Designers can develop dual-mode (digital/analog) radios for wearable and personal radio formats operating at up to 2 W and 5 W

By Jean-Jacques DeLisle,
contributing writer

global market for digital mobile radio is rapidly expanding. Increasingly,
designers and engineers are coming up with commercial applications for digital
radio technology; however, analog radio technology is still in use in many
applications. The need for a technology that can easily switch between analog
and digital radio signals for personal wearable radios has prompted the
creation of dual-mode solutions. Voice radio operations are transitioning from
analog to digital signals more and more each day. These new technologies enable
developers to more easily engineer technology that can be useful throughout
this transition by allowing users to easily switch between analog and digital

Microcircuits recently announced a line of products designed to address the
needs of portable radio applications operating at 2 W and 5 W, both short and
medium ranges. Highly integrated solutions such as the SCT9389 include dual-mode
utilization. The SCT9389 is made up of an SCT3268TD digital baseband processor
including an embedded host controller, an RF power amplifier, and an RF receiver
all packed into a relatively small single-form-factor design that measures only
48 × 35 mm.

new design is specifically engineered to meet European standards and utilizes
CML Microcircuits’ direct conversion technology, making switching from analog
to digital signals easy. The device features a fully embedded protocol stack
that includes the physical layer as well as the data link and control layers.
For those engineers who are less familiar with PMR requirements, having a
readily made solution for RF needs can dramatically speed up development time.

SCT9389 supports various formats including analog technologies such as clear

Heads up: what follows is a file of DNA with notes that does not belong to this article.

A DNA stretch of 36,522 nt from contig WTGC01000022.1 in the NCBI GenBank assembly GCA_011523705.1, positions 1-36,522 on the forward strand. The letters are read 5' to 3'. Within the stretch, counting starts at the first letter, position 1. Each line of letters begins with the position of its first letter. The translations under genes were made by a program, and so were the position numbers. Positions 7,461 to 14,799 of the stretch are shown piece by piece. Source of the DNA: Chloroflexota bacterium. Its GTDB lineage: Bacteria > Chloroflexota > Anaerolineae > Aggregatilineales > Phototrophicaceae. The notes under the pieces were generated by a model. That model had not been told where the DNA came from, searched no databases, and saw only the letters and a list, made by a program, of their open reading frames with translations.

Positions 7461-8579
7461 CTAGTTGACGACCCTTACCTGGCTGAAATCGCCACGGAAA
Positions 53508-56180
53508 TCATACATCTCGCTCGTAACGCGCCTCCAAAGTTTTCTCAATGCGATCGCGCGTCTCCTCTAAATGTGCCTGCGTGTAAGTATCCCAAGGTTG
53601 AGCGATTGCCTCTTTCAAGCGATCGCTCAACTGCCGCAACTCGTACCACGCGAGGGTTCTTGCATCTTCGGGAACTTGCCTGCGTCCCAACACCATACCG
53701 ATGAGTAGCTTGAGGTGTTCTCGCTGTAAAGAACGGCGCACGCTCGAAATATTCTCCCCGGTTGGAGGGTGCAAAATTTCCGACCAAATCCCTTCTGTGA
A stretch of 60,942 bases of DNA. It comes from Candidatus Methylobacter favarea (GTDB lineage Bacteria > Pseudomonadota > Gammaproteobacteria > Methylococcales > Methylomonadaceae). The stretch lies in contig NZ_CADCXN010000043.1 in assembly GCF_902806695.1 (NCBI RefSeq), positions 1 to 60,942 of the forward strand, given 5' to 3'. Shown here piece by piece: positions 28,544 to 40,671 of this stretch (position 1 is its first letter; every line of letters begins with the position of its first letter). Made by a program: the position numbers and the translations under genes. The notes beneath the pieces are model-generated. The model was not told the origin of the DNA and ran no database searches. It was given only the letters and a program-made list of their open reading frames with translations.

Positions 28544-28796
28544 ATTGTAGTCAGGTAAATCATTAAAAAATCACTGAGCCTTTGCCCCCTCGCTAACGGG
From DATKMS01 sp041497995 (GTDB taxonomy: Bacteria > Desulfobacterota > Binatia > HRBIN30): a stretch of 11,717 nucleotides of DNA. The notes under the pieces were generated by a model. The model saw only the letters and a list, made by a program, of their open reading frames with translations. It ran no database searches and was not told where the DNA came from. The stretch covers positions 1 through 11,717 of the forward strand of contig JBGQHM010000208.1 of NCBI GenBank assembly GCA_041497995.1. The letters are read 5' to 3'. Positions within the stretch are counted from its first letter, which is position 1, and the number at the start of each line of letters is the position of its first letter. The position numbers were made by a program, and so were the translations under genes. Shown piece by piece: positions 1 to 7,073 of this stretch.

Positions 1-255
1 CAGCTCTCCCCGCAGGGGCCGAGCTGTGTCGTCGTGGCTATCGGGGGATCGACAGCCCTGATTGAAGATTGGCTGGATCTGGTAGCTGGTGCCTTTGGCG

voice, CTCSS, and DCS as well as digital voice (dPMR/DMR — private and group
call), digital data (short message), and digital supplementary service
(dPMR/DMR). This means that the transition from analog to digital information
is fully supported. Another interesting feature of the SCT9389 is its ability
to detect and automatically switch between analog and digital modes as needed.
The technology has been developed for use in small digital radios and wearable
tech that operates at up to 2-W system power.

Microcircuits also released a range of reference designs that provide designers with a turnkey
solution for digital mobile radio design. The reference design includes Gerber
files, bill of materials, firmware, and software needed to develop a
dPMR/DMR/analog mobile radio. It’s available free of charge to qualifying
customers. A design example is the SCT9366D based on the SCT3258TD digital
baseband processor, suitable for devices operating at up to 5-W transmit power.

As the world transitions from analog to digital
radio, the need for technology that can integrate with both will continue to
grow. Solutions like this could be a big step in advancing into the digital age
by allowing designers to comply with rigorous standards and simultaneously be
able to interface with older technology.